Japan hinted on Wednesday it might do more to ease credit and Britain awaits more data before doing the same, while disappointing earnings from Morgan Stanley and Wells Fargo tempered optimism Wall Street can extend its recent rally.

Underscoring the cautious tone, World Trade Organization Director-General Pascal Lamy said that it was too early to see if measures to improve trade financing were working, while Federal Reserve Chairman Ben Bernanke again warned of economic pitfalls ahead.

A third-consecutive quarterly loss at big U.S. bank Morgan Stanley (MS.N) and rising credit losses at Wells Fargo & Co (WFC.N) helped nudge the S&P 500 .SPX lower by late-morning, after the broad-based index posted nearly 9 percent gains in little over a week.

There's fear of more losses across the financial spectrum, said Jim Paulsen, chief investment officer at Wells Capital Management in Minneapolis. Regardless of what (banks) did in the second quarter, the thought is there's more bad (news) to come.

Earlier on Wednesday, Bank of Japan Deputy Governor Hirohide Yamaguchi hinted he could favor extending the central bank's steps aimed at easing credit beyond a December deadline.

But Bank of England policymakers voted unanimously this month to defer whether to change their quantitative easing policy until August, when they will have a quarterly inflation report to look at.

U.S. policymakers were similarly wary. Bernanke, back on Capitol Hill to finish the second part of his congressional testimony, underlined the dangers posed by rising unemployment and commercial real estate loans. He also said some banks were still short of capital.


That cautious tone chimed with the WTO's Lamy, who said it was too early to see if measures to improve trade financing were working.

Has it worked? A bit too soon to say, Lamy told a news conference in Singapore after talks there with ministers from the United States, China and other Asia Pacific Economic Cooperation members.

The WTO said world trade volumes will shrink 10 percent this year, though Lamy said Asia was leading a trade recovery.

Although markets rallied strongly in the spring as the global economy pulled out of a severe downward spiral, hopes of a second-half recovery have been dampened in recent weeks because of disappointing economic data in Europe and the United States.

Eurozone industrial orders did nothing to alleviate this, plunging nearly a third year-on-year in May and fell from April despite expectations of a rebound.

These orders are disappointing. We were looking for a substantial increase really on a monthly basis in May, Juergen Michels, an analyst at Citigroup, said.

Michels said the orders data looked inconsistent with other indicators from the eurozone area, but if confirmed by other data it would show the region remained mired in crisis in the second quarter.


After a brutal slump that began in the second half of 2008 and extended to at least the first quarter, the global economy is struggling to recover, spurred by low interest rates and hundreds of billions of dollars in stimulus spending by governments.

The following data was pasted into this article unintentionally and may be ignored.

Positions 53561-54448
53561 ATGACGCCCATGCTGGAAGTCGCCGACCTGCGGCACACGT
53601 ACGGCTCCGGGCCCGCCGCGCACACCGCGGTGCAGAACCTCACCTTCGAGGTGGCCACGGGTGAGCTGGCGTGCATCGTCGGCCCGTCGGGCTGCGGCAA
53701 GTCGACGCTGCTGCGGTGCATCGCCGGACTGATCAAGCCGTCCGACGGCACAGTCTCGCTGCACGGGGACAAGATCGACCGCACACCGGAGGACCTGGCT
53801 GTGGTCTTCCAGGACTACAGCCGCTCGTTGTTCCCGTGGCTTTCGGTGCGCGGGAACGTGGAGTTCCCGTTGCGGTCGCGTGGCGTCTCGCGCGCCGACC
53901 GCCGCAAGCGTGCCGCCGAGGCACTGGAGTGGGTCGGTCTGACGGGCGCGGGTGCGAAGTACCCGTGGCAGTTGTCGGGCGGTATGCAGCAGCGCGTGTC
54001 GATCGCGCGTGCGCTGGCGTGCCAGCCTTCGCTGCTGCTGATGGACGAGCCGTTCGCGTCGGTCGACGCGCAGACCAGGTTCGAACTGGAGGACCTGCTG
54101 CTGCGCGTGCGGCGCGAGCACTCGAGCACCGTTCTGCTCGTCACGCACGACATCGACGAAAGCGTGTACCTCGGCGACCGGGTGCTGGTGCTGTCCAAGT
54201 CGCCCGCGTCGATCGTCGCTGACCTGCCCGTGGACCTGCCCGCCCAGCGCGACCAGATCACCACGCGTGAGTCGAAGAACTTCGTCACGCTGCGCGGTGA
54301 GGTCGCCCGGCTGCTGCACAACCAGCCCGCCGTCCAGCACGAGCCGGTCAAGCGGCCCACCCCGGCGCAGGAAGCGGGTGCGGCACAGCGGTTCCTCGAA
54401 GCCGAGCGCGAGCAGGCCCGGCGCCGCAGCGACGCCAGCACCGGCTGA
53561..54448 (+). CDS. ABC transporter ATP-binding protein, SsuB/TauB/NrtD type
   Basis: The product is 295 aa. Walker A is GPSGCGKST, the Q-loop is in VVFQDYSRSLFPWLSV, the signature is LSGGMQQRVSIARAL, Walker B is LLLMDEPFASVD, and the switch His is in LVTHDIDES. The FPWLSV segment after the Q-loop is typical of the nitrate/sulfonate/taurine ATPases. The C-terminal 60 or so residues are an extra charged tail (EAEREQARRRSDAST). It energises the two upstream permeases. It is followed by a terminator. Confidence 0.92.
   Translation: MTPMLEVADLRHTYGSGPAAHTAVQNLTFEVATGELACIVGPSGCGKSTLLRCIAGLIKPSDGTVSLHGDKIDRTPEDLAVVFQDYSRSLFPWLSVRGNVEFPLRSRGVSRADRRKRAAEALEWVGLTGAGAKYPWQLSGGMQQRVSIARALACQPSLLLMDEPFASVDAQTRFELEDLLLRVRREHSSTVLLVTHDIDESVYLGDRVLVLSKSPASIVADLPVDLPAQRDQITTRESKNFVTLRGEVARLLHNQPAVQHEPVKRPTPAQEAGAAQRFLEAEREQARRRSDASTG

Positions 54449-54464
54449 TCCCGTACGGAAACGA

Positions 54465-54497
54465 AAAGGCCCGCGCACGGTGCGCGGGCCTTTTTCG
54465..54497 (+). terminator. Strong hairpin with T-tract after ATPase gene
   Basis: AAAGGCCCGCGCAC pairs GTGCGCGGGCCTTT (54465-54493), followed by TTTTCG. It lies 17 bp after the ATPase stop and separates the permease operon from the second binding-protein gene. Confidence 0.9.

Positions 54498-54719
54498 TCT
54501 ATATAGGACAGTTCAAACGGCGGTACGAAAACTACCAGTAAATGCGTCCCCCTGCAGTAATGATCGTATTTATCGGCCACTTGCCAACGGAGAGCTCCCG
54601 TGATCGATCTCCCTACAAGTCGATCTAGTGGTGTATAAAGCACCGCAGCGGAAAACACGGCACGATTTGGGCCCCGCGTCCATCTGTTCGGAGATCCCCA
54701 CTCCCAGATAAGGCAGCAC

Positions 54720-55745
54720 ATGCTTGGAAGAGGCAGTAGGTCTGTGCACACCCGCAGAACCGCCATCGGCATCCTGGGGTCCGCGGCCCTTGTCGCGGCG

French consumer spending last month rose much more than expected, showing shoppers were helping the eurozone's second-largest economy.

But the Bank of Japan's Yamaguchi, speaking in Hakodate, Japan, emphasized the bank would focus on downside risks to the economy, although it did not expect a deflationary spiral.

While Yamaguchi said he had no fixed view on whether the BOJ would extend beyond December its corporate funding support measures, analysts said his cautious view suggested it could be some time before it exits those measures.

Corporate finance has stopped deteriorating, and spreads are coming in gradually, said Satoru Ogasawara, an economist at Credit Suisse in Tokyo.

But Yamaguchi is cautious about the future. If finance conditions remain tight, I think they will extend the corporate finance measures again.

In London, analysts said they believed the Bank of England's Monetary Policy Committee was finely balanced on whether to spend another 25 billion pounds buying assets to boost credit and to keep interest rates at 0.5 percent.

It might mean they don't sanction the extra 25 billion pounds at the next meeting. But it's a close call -- unless the data surprises on the downside, I suspect they won't, said George Buckley, chief UK economist at Deutsche Bank.

The BoE has the leeway to take the easing total to 150 billion pounds ($245.9 billion). Beyond that it would have to get permission from the government.

The policy committee said Q2 gross domestic product data, due on Friday, would probably show a smaller fall than it had thought in May and surveys also suggested there was more momentum going into the second half.

Asian shares hit a 10-month peak over the day, with MSCI's index of Asia-Pacific stocks outside of Japan .MIAPJ0000PUS rising for a seventh straight session.

European markets showed the recent surge might be tempting investors to take profits, as the FTSEurofirst 300 .FTEU3 inched higher.